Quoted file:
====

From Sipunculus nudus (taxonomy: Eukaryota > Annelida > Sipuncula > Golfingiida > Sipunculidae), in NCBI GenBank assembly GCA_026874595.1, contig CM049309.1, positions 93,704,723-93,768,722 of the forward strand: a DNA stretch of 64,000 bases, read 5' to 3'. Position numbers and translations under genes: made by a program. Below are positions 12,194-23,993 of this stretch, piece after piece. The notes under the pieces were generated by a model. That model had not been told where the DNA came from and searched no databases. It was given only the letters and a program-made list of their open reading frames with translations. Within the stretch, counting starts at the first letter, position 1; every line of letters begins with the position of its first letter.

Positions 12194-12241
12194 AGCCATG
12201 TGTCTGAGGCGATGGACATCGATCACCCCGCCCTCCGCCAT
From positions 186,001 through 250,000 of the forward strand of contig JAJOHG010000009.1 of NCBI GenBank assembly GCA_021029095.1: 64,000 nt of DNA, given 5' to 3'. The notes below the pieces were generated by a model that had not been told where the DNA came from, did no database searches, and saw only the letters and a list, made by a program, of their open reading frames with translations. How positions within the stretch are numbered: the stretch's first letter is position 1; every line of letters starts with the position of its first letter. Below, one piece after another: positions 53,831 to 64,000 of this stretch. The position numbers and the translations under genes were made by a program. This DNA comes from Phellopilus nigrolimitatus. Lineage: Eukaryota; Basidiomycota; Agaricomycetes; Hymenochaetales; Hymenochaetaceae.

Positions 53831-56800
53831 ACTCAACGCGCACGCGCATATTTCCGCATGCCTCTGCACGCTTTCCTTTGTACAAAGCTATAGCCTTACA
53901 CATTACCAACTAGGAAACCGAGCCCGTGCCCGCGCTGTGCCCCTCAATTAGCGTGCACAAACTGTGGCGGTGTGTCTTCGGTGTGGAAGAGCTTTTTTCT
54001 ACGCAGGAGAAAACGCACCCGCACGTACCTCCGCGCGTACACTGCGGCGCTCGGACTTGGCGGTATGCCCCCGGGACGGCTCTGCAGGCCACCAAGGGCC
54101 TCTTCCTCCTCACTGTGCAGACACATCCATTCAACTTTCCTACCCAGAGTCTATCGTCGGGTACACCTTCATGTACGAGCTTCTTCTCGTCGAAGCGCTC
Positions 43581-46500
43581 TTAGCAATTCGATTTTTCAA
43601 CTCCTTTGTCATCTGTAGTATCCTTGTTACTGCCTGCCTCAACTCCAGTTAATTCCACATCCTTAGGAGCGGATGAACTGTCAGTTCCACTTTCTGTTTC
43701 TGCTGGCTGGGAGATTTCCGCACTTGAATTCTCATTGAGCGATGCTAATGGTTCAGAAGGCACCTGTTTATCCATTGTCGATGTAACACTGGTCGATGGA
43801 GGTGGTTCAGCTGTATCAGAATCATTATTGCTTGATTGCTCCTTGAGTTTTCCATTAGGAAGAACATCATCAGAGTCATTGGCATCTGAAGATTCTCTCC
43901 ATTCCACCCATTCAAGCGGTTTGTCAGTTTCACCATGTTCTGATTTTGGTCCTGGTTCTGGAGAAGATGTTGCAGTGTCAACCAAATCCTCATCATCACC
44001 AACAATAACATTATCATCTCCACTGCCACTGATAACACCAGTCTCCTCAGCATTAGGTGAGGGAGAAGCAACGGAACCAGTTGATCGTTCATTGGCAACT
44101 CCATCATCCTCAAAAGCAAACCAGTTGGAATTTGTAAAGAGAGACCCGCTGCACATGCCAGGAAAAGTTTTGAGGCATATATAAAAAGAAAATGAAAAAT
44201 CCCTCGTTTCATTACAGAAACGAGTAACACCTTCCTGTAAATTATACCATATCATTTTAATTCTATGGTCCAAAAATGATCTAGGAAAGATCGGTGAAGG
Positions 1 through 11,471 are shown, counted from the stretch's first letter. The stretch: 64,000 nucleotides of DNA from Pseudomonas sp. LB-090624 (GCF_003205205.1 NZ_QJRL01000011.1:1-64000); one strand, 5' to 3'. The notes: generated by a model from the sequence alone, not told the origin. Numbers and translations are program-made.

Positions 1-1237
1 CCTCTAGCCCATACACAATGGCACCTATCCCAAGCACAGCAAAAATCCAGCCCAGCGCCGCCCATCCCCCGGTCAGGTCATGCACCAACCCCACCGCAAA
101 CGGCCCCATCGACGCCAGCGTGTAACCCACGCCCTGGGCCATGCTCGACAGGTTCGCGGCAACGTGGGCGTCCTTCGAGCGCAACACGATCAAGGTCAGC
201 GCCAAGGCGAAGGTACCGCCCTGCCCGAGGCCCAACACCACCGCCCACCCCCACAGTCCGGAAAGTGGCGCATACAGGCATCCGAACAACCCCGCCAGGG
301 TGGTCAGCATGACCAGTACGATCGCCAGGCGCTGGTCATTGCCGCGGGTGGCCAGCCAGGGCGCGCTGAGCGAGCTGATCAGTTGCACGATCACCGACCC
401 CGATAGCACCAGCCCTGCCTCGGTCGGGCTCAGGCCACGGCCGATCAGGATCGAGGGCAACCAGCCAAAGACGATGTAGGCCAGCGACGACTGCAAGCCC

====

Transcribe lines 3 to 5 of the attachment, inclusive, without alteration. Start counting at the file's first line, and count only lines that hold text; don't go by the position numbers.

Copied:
12194 AGCCATG
12201 TGTCTGAGGCGATGGACATCGATCACCCCGCCCTCCGCCAT
From positions 186,001 through 250,000 of the forward strand of contig JAJOHG010000009.1 of NCBI GenBank assembly GCA_021029095.1: 64,000 nt of DNA, given 5' to 3'. The notes below the pieces were generated by a model that had not been told where the DNA came from, did no database searches, and saw only the letters and a list, made by a program, of their open reading frames with translations. How positions within the stretch are numbered: the stretch's first letter is position 1; every line of letters starts with the position of its first letter. Below, one piece after another: positions 53,831 to 64,000 of this stretch. The position numbers and the translations under genes were made by a program. This DNA comes from Phellopilus nigrolimitatus. Lineage: Eukaryota; Basidiomycota; Agaricomycetes; Hymenochaetales; Hymenochaetaceae.